An innovative clinical trial using the science of "personalized" cellular therapy has begun enrolling children and adults suffering from graft-versus-host-disease (GVHD), a life-threatening complication of bone marrow transplantation in which donor immune lymphocytes attack the organs of the bone marrow transplant recipient.
Bone marrow transplantation is performed in some patients with cancers of the blood or bone marrow, including multiple myeloma and leukemia, as well as in some patients with sickle cell disease, thallesemia, aplastic anemia and inherited immune deficiency.
Physician-researchers at the Aflac Cancer and Blood Disorders Center at Children's Healthcare of Atlanta and Winship Cancer Institute of Emory University will harvest bone marrow cells from children and adults (12 to 65 years) with GVHD. Those cells will be used to manufacture large numbers of personalized autologous marrow mesenchymal stromal cells in the Emory Personalized Immunotherapy Center (EPIC), a dedicated pharmaceutical grade facility located within Emory University Hospital.
By infusing large doses of these personalized bone marrow cells into bone marrow transplant recipients, the physician-researchers aim to target sites of inflammation, potentially reducing GVHD in the intestine, liver and skin and limiting long-term organ damage.
Muna Qayed, MD, MSc. a pediatric hematologist-oncologist at the Aflac Cancer Center at Children's and an assistant professor at Emory School of Medicine, will lead the clinical trial, which is offered only in Atlanta and is supported by CURE Childhood Cancer.
"For patients with GVHD who do not respond to first line therapy, there is no reliable cure, and GVHD can be life threatening or a life-long disabling condition," says Dr. Qayed, "But we hope that through our clinical research, we will be able to significantly impact the course of this disease."
"This trial represents one of the most innovative clinical trials to arise from the growing partnership between the Hematology & Medical Oncology and Pediatrics departments at Emory School of Medicine, Emory Healthcare, and Children's Healthcare of Atlanta," says William (Bill) G. Woods, MD, director of the Aflac Cancer Center.
Blood and bone marrow cells have been used for more than a quarter century to treat life-threatening hematological conditions and are now used in established therapies worldwide. The current clinical trial will use mesenchymal stromal cells from the bone marrow. These cells have been studied more recently for treatment of a wide array of diseases, including autoimmune diseases.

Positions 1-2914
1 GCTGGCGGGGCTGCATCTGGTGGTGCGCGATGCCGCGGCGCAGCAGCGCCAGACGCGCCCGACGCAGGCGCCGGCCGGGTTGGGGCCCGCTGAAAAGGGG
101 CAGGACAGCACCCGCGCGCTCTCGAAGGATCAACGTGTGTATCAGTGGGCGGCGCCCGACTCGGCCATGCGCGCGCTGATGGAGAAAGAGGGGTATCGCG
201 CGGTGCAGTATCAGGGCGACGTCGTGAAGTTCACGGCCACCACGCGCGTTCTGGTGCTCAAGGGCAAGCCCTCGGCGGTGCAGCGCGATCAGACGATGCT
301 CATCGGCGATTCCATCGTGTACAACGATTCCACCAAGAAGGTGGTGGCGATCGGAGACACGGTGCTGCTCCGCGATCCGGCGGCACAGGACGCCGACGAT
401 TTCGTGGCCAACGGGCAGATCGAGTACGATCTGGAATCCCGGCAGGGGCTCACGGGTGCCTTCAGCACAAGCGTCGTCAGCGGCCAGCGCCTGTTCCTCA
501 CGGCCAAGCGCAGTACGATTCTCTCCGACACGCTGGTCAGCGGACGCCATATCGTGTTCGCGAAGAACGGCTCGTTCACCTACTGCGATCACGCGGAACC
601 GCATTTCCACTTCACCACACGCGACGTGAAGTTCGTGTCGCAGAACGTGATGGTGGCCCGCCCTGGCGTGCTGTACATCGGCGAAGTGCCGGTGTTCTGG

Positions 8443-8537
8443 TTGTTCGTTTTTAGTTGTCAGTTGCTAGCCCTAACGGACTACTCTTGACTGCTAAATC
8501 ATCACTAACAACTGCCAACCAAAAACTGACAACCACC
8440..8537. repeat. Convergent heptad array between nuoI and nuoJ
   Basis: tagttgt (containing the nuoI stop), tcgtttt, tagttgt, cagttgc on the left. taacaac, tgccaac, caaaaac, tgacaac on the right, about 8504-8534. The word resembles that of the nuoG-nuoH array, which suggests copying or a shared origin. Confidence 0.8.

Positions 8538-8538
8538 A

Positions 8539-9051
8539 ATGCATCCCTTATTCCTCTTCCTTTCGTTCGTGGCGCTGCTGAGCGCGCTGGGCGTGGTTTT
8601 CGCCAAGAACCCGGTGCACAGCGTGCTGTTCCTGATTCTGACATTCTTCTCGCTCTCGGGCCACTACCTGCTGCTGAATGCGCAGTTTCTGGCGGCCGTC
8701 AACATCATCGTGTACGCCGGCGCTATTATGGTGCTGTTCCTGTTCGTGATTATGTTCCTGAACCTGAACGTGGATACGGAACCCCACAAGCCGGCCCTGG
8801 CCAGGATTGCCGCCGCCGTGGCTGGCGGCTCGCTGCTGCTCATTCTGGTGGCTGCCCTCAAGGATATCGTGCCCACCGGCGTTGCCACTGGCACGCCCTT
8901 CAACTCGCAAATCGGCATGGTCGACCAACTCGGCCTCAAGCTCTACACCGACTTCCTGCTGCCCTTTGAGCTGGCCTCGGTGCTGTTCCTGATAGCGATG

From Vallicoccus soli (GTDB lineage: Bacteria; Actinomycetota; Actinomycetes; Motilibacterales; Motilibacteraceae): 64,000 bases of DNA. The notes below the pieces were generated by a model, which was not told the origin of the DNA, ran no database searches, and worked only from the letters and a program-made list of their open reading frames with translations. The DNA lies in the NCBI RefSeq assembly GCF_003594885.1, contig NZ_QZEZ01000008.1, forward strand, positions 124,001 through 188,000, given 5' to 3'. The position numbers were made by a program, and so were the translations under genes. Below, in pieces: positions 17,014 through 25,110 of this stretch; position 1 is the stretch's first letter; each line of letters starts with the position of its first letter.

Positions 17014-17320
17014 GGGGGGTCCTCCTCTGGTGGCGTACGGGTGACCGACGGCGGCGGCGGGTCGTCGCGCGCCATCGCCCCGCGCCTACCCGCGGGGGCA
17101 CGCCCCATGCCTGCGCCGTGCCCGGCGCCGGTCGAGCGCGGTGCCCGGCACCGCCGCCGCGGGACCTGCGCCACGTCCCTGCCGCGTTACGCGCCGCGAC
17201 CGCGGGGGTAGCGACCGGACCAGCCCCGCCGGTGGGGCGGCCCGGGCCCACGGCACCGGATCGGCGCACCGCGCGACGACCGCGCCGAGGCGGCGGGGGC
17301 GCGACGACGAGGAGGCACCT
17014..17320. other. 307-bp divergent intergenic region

"The beginning of this clinical trial is the culmination of two years' of collaborative effort by a terrific multidisciplinary team at Emory Healthcare, Children's Healthcare of Atlanta and the Aflac Cancer Center," says Edmund Waller, MD, director of Winship's Bone Marrow and Stem Cell Transplant Program and investigator on this trial.
Symptoms of GVHD disease include severe abdominal pain, diarrhea, fever, weight loss, skin rash and liver damage. Additionally, chronic GVHD can affect the joints and lungs, among other organs. Available therapies designed to suppress the inflammation of GVHD do not work in everyone and can be life-threatening for patients. The occurrence of GVHD after bone marrow transplantation is high, highlighting the need for new therapies.
The Emory and Children's study is technologically innovative and closely regulated. The personalized cells are derived from the patient's own bone marrow rather than using another person's, making the product more likely to be effective. The team manufactures these cells without using animal products, and the cells are delivered fresh and living. The clinical trial is FDA monitored, and patients will not be charged a fee to receive these cells. Patients will undergo close medical follow-up after treatment.
"This represents the first step of a new partnership between Emory and Children's to advance innovative health care for all Georgians - young and old. This is quite literally a new level of care and discovery that is first in Georgia, first in humans and first in children," says Jacques Galipeau, MD, director of EPIC, a professor of pediatric hematology-oncology at Emory School of Medicine and member of Aflac Cancer Center at Children's and Winship Cancer Institute.
"The premise of this new study, and EPIC and its overlying mission, is a focus on cellular and biological therapies that use a patient's own cells to neutralize unwanted cells that make a person sick, and to enhance a patient's ability to recover," says Ian Copland, PhD, EPIC's laboratory director.